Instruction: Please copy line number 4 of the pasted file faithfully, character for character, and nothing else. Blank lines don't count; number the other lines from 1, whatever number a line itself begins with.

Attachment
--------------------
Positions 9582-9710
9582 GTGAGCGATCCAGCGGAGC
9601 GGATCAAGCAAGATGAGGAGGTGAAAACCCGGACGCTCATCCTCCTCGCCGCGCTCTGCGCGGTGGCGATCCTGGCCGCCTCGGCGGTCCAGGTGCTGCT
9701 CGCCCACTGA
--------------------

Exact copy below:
9701 CGCCCACTGA